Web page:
As for finding time to do everything I want to do, I don’t have an answer. Instead, I bring myself back again and again to this quote from Elisabeth Elliot: “When there is a deep restlessness for which we can find no explanation, it may be due to the greed of being — what our loving Father never meant us to be. Peace lies in the trusting acceptance of His design, His gifts, His appointment of place, position, capacity. It was thus that the Son of Man came to earth — embracing all that the Father willed Him to be, usurping nothing — no work, not even a word — that the Father had not given Him.”

If God intends for me to do something, whether it’s as important as spend time with Him or as trivial as making a scrapbook, He will provide the time and energy for it. I can trust that God will fulfill His purpose for me. My #1 job is walking in daily dependence on Him.

“Look carefully then how you walk, not as unwise but as wise, making the best use of the time, because the days are evil.” (Ephesians 5:16)

Disillusioned by productivity

21 Jun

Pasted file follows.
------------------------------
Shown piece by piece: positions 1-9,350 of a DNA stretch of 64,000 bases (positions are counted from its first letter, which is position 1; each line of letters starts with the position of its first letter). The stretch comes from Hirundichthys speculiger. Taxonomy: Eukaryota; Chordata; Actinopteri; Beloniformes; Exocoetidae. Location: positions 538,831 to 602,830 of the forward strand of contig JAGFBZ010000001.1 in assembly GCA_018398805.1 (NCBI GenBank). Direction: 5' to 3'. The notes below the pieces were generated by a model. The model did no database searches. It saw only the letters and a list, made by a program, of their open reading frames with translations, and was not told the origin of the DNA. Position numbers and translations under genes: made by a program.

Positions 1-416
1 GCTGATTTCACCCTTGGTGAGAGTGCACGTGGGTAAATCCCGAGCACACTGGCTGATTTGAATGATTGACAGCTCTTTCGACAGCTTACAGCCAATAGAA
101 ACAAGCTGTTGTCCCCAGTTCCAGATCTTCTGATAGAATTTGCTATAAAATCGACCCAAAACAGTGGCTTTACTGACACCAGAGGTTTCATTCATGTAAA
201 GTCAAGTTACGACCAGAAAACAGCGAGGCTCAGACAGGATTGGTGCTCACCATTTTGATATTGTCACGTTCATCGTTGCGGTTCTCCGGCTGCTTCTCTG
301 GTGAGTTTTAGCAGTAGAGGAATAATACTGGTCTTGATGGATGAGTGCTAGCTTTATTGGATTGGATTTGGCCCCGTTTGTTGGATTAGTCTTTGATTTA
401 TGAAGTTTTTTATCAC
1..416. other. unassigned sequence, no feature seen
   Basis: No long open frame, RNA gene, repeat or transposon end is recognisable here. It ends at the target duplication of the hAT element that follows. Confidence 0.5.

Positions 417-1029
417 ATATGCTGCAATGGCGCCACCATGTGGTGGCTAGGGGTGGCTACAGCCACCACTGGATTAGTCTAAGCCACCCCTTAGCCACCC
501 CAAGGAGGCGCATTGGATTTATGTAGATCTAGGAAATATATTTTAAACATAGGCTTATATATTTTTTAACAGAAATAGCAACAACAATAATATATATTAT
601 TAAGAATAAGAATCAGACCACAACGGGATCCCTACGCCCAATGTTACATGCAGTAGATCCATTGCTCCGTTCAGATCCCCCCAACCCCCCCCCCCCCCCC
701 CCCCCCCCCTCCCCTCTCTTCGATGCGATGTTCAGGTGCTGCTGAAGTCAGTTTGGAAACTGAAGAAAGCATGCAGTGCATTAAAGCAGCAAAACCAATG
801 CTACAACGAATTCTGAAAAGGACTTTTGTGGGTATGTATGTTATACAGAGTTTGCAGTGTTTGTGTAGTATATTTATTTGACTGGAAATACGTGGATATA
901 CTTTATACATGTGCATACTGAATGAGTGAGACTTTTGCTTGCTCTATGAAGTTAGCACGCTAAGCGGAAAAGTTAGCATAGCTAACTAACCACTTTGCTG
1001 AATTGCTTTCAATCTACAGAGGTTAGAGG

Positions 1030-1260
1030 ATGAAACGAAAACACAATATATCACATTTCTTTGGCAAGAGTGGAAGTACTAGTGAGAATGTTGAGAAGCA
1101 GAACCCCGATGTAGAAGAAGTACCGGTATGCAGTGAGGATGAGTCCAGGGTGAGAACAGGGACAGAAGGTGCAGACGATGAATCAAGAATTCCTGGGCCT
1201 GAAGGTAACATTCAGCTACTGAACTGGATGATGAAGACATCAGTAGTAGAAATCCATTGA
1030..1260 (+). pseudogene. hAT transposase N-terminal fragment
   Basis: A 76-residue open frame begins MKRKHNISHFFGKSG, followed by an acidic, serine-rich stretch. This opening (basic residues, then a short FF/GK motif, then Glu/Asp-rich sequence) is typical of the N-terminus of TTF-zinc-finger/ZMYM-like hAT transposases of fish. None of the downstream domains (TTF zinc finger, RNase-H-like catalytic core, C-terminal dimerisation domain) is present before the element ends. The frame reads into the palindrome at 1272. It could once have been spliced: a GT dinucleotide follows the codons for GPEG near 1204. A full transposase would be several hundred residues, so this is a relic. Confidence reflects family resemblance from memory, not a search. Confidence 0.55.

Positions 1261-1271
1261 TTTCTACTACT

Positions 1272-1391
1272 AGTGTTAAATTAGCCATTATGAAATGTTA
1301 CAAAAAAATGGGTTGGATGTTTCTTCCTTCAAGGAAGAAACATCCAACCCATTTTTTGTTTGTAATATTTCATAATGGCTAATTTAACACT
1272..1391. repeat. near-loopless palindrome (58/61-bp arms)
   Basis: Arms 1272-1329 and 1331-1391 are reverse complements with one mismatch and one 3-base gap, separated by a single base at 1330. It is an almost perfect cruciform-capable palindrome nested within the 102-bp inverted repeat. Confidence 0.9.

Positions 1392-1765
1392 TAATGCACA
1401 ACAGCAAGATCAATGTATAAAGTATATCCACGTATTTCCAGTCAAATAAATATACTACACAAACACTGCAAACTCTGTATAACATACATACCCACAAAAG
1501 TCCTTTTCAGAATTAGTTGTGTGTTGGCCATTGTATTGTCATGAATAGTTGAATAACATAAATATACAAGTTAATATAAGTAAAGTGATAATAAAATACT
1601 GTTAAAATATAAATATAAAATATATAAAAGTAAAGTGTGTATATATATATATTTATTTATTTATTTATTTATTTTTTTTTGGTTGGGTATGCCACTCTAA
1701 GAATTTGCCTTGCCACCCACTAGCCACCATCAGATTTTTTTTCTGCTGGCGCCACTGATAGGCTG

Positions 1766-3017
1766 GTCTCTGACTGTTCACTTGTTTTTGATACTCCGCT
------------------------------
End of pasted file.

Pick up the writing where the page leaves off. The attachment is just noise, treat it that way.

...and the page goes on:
I have loved these past 2 weeks. I have had some relaxation time but I’ve also been very productive. And strangely, it is the productive part that makes me feel the best. I have gotten back into the habit of cooking actual dinners, which has been good. I even made banana bread one day! I cleaned the whole house, including the refrigerator and microwave. Travis and I (finally!) cleaned out the drain to my bathroom sink (it has been clogged since we moved in!!!) so my sink stays clean now – before, it had soap buildup again the first time you used it after cleaning it. I went grocery shopping, fixed a couple of necklaces that had been broken for about 6 months, gave Katy a bath, watered the lawn, got my hair cut, read a whole book and started another, went on a 9 and a 1o mile run, redid my nails, bought new bras and running clothes, and did laundry 3 times.

I love being productive!